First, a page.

Give and Take by Adam M. Grant

Give and Take

Give and Take highlights what effective networking, collaboration, influence, negotiation, and leadership skills have in common.For generations, we have focused on the individual drivers of success: passion, hard work, talent, and luck. But today, success is increasingly dependent on how we interact with others. It turns out that at work, most people operate as either takers, matchers, or givers. Whereas takers strive to get as much as possible f...

Details Give and Take

TitleGive and Take
Release DateApr 9th, 2013
GenreBusiness, Nonfiction, Psychology, Leadership, Self Help, Personal Development, Management, Buisness, Productivity, Audiobook

Reviews Give and Take

  • Chloe
    After I read the NY Times profile on Adam Grant last year, this book has been on my list. The idea that giving and being generous with your time will help you get ahead in life seemed sort of interesting. Now that I'm in social work school, I think that most of his argument is bullshit, and is written for business/finance/wealthy people in general. Grant writes from a place of incredible privilege (white, male, educated, wealthy, heterosexual, yo...
  • Kater Cheek
    A lot of books like this aren't nearly as groundbreaking as they claim to be, but this one definitely changed the way I think about the world. The authors divide the world into three types of people, givers, takers, and matchers. Not surprisingly, givers are the chumps, those people who mentor and donate and always help others at personal cost. Matchers who give and take equally, do better. Takers, the kind of people who say that it's dog-eat-dog...
  • Otis Chandler
    If everyone in the world read this book, the world would instantly become a better place. Mental models, while never perfect, are very powerful tools, and Grant has come up with a compelling, research backed view of what makes some people successful, and others less so.Grant divided the world into givers, matchers, and takers. Through a lot of research, Grant determined that the most successful and the least successful people are often givers, th...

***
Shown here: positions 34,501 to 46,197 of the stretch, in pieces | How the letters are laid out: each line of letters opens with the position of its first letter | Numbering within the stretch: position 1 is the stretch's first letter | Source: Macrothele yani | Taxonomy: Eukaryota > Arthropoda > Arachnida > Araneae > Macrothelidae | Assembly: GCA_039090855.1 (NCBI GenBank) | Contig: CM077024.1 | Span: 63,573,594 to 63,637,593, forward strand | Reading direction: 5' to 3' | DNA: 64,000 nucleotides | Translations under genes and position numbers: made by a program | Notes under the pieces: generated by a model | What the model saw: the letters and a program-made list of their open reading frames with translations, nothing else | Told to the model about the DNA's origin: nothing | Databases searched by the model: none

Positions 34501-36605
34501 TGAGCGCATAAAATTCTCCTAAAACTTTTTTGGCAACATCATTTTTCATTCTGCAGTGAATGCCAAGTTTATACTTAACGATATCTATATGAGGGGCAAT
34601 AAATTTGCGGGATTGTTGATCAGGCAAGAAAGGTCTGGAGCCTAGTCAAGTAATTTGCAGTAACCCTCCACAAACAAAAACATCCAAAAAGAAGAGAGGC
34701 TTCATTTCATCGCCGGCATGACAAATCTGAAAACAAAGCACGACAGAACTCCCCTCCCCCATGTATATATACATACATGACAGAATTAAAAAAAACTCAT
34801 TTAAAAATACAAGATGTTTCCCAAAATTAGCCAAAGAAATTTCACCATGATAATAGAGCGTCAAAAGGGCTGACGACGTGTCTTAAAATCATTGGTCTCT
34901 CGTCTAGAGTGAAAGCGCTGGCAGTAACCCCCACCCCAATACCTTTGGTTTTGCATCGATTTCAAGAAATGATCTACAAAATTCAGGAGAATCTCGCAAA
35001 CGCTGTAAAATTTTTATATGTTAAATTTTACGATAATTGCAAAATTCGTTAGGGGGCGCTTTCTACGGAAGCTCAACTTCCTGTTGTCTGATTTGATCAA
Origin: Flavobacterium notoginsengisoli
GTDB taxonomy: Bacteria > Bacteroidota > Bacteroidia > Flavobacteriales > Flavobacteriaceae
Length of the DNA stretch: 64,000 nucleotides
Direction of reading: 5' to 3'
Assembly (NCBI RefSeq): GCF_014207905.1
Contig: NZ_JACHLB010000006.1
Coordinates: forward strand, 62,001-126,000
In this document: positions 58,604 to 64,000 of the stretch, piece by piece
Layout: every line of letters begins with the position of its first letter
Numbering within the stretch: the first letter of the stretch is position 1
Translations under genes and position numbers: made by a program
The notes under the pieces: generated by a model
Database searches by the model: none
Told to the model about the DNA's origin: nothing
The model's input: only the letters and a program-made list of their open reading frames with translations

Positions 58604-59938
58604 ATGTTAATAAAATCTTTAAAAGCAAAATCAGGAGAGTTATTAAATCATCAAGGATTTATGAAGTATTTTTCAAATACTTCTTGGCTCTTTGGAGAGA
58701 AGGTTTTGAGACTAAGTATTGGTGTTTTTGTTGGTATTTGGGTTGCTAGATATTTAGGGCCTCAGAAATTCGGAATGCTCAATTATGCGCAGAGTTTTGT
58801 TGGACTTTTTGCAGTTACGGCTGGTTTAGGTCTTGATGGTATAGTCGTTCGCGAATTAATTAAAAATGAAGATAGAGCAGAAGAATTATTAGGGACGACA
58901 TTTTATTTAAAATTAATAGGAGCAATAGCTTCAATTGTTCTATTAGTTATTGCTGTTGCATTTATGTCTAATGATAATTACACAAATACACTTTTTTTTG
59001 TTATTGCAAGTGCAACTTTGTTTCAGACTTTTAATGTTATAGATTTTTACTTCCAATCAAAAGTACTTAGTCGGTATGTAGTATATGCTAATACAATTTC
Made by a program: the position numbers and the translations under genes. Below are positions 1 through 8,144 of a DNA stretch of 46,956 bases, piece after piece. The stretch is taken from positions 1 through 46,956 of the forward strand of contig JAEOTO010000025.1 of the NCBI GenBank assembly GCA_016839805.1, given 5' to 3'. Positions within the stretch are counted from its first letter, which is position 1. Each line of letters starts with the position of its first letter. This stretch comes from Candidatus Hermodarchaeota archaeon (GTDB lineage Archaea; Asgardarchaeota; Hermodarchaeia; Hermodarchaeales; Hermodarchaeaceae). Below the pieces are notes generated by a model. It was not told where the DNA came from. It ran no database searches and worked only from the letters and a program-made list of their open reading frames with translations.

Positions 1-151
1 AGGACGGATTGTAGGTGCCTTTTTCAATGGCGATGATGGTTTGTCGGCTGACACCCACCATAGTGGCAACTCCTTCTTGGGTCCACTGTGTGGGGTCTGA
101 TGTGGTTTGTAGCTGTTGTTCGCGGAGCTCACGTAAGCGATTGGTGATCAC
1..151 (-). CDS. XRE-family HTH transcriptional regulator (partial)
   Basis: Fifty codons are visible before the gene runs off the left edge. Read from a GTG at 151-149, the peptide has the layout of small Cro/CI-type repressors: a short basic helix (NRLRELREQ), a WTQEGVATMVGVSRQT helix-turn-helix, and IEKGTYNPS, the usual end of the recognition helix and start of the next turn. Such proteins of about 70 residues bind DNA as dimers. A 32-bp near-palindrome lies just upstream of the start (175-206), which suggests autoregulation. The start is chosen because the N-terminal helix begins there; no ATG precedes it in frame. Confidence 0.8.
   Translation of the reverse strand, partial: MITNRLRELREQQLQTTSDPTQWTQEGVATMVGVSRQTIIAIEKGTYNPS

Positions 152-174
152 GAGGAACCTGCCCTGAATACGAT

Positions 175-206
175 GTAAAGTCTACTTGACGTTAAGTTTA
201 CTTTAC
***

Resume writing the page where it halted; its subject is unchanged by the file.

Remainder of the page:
• Suzanne
    Note to self: only read nonfiction in Kindle from now on so I can share my notes and highlights on Goodreads. It's a pain having to type up all these notes!!Apologies to readers of this "review" - it's not actually a review, more a collection of notes and insights from the book for my future reference. Adam Grant divides the world into three groups:Takers - usually burn bridges by constantly asking for favors and not giving back. Seen as selfish ...
  • Sabita
    The concept is good in that it tries to prove that givers are ultimately more successful than takers. However the numerous examples that are used to prove the same point again and again is extremely off putting. its like the author is showing off his knowledge of trivia. He has commented on how givers should avoid being taken advantage of, but the pearls of wisdom are interspersed with boring examples, so making it difficult to cut to the chase.
  • Sara Alaee
    In traditional old-school reciprocity, people operated like matchers, trading value back and forth with one another. We helped the people who helped us, and we gave to the people from whom we wanted something in return. But today, givers like Adam Rifkin are able to spark a more powerful form of reciprocity. Instead of trading value, Rifkin aims to add value. His giving is governed by a simple rule: the five-minute favor. “You should be willing...
  • Andrea McDowell
    A lovely antidote to any cynicism you may have about who succeeds in business and life, and maybe a gentle nudge for anyone most concerned with getting what they can to give a little, too.Grant is a business professor who has studied the career and life trajectories of people he labels givers, takers, matchers and fakers. (Fakers being those people who have taker values, but try to seem like givers to higher-ups and powerful people to create good...
  • Leo Polovets
    I thought this book was terrific. The gist is that there are three kinds of people in this world:- takers -- those who selfishly exploit every situation to their advantage- givers -- those who give to others without much regard for themselves- matchers -- those who play a tit-for-tat game and match the giving styles of the people they deal with (i.e. they are takers when dealing with other takers and givers when dealing with other givers).The aut...